Barnaby Rogerson is a writer, publisher and television presenter. Barnaby has appeared on the BBC Life of Muhammad, Al Jazeera’s Caliph and in many of Pilot productions, Muslim Empires series.
Barnaby was conceived on the Isle of Wight and born in Scotland in 1960. Travel was a vital aspect of his childhood which followed in the wake of his father’s career in the Royal Navy with postings to Gibraltar, Malta, Skye and Virginia. A degree in History from St Andrews University proved to be adequate preparation for work as a barman, tutor for a child star in a film made on a Greek island and a pony boy on a Highland estate. He worked for two independent publishers which led to a job in the press department of the Afghanistan Support Committee. A chance encounter in the Outer Hebrides led to his first commission to write a guidebook: Morocco (which went into six editions) was followed by Tunisia, Cyprus, Istanbul and Libya. Research for these guidebooks was partly funded by working as a lecturer, tour guide and journalist. A scrapbook of over three hundred articles (written for Cornucopia, TLS, Independent, Guardian, Telegraph and Country Life) has subsequently been pasted up on a website, Barnaby Rogerson.com
The birth of two daughters encouraged him to stay at home more often, so he wrote a History of North Africa, followed by a Biography of the Prophet Muhammad, then an account of the early Caliphate, The Heirs of the Prophet. The Last Crusaders (1415-1580) was an ambitious attempt to show how the Crusades against North Africa and the Ottoman Empire led to the emergence of the first colonial conquest states. This would be followed by In Search of Ancient North Africa, which tells the complex story of conquest and assimilation through six lives. He has just finished, A House Divided a book looking at conflict zones within the Middle East complicated by the Shia-Sunni schism within Islam.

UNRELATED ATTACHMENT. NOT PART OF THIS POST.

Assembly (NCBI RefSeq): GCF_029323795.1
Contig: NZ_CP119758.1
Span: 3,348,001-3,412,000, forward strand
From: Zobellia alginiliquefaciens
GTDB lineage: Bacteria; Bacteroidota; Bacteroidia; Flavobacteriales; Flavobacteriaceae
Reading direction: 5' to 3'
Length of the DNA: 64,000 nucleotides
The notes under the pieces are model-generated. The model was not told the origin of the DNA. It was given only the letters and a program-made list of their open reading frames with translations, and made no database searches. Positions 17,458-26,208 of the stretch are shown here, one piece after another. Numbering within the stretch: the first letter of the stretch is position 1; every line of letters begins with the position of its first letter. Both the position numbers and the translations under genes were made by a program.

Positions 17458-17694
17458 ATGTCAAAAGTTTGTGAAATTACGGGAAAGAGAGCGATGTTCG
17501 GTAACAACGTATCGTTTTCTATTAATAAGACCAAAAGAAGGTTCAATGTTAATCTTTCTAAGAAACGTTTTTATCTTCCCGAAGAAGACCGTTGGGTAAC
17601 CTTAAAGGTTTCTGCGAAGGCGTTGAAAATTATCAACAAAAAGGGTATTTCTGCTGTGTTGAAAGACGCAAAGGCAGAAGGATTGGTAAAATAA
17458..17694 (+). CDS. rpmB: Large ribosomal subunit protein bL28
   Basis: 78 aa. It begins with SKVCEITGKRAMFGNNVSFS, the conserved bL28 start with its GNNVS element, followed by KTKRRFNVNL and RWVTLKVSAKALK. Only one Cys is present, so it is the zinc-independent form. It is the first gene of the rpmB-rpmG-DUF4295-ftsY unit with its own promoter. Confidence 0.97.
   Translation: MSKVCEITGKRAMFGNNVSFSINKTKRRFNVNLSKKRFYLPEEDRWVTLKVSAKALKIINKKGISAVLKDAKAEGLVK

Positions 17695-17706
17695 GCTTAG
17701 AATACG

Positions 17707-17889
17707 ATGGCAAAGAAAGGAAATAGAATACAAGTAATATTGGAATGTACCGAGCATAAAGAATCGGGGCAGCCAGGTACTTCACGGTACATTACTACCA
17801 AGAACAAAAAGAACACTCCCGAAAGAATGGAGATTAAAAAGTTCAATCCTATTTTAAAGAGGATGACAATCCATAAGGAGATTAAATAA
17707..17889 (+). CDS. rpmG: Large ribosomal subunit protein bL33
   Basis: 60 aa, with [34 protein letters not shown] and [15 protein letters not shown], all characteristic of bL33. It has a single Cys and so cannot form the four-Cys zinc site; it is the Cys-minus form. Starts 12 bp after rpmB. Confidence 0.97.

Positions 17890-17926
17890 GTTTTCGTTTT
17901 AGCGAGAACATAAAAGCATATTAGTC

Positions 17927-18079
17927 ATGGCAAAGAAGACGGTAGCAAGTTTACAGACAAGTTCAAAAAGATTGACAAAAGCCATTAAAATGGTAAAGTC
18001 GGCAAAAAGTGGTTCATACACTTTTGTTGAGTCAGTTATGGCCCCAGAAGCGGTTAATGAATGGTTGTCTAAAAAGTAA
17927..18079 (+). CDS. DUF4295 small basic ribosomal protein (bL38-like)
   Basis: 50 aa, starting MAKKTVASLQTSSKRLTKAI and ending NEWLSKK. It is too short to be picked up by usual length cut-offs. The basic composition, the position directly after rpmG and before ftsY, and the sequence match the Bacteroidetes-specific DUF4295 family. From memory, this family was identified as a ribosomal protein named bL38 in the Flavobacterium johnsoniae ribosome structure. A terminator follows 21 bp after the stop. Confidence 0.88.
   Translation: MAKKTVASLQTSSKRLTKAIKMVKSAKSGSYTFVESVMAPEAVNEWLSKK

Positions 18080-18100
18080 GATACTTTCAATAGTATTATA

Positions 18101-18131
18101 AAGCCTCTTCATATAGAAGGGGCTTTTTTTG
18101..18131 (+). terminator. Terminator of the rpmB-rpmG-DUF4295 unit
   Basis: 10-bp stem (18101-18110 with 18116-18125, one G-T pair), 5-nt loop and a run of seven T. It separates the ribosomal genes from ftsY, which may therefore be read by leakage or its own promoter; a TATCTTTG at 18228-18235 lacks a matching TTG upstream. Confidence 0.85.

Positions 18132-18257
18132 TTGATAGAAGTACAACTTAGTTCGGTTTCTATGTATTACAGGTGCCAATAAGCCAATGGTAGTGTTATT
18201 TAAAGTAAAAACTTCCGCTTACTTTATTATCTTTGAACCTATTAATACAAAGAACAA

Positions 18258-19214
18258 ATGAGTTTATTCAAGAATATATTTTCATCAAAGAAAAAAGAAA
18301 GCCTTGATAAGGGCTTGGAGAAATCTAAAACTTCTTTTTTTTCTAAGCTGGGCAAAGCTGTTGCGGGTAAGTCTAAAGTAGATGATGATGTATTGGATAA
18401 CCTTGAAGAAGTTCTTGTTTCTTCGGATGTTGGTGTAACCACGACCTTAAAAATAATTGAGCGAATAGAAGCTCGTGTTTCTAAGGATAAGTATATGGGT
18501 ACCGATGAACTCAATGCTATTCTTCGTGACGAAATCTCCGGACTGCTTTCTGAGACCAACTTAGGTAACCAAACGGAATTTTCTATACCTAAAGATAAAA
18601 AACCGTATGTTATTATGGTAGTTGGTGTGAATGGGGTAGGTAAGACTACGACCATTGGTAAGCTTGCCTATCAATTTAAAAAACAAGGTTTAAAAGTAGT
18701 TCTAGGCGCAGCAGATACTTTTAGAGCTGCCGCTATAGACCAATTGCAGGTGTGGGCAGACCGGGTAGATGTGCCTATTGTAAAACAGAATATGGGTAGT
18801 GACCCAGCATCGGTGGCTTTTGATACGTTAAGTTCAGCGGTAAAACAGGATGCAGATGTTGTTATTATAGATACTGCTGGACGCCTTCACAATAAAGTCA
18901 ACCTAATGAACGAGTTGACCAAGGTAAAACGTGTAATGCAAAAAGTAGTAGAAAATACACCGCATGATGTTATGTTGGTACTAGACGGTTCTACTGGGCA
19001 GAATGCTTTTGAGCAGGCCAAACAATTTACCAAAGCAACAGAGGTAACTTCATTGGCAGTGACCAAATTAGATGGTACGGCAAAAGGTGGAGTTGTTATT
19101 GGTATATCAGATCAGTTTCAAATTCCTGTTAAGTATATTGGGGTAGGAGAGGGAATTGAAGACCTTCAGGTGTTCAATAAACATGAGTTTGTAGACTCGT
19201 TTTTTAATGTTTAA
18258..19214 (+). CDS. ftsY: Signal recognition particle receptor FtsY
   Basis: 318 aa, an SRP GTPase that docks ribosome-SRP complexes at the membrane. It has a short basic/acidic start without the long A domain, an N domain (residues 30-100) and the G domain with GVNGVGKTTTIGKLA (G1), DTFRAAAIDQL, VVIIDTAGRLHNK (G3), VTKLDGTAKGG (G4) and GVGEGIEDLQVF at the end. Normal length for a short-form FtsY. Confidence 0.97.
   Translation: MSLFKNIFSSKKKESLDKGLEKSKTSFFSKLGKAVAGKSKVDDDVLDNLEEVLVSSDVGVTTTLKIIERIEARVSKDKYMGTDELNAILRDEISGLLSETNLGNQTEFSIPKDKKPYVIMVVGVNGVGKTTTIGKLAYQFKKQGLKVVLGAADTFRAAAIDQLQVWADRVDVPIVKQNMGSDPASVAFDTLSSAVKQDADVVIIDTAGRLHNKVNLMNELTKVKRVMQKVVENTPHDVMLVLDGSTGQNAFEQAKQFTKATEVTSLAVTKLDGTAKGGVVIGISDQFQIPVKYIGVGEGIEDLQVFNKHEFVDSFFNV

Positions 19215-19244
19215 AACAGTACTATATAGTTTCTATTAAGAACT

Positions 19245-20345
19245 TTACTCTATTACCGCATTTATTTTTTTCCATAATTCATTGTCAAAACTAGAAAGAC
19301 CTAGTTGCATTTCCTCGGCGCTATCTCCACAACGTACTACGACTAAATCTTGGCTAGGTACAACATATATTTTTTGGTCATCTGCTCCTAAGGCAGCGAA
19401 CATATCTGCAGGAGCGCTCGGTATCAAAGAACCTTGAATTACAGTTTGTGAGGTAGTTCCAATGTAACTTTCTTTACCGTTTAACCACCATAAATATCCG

Barnaby has also worked on a number of joint projects. He contributed the text for Don McCullin’s photographic study of Roman North Africa and the Levant, Southern Frontiers, co-edited a collection of the contemporary travel writing Ox-Tales for the charity Oxfam, edited a collection of the travel literature of Marrakech, a collection of contemporary travel encounters with Islam; Meetings with Remarkable Muslims, a collection of English Orientalist verse, Desert Air, and a collection of the poetry of place of London. He has also put together a collection of the sacred numbers of the world, Rogerson’s Book of Numbers.
Barnaby was on the advisory board of Critical Muslim, the editorial board of Middle East in London and is a Fellow of the Royal Asiatic Society and the Royal Geographical Society and a member of the Royal Society of Asian Affairs. He was elected a Fellow of the Society of Antiquaries and a made an honorary member of The Travellers Club.
His day job is running Eland, a publishing house, which specializes in keeping classic travel books in print: www.travelbooks.co.uk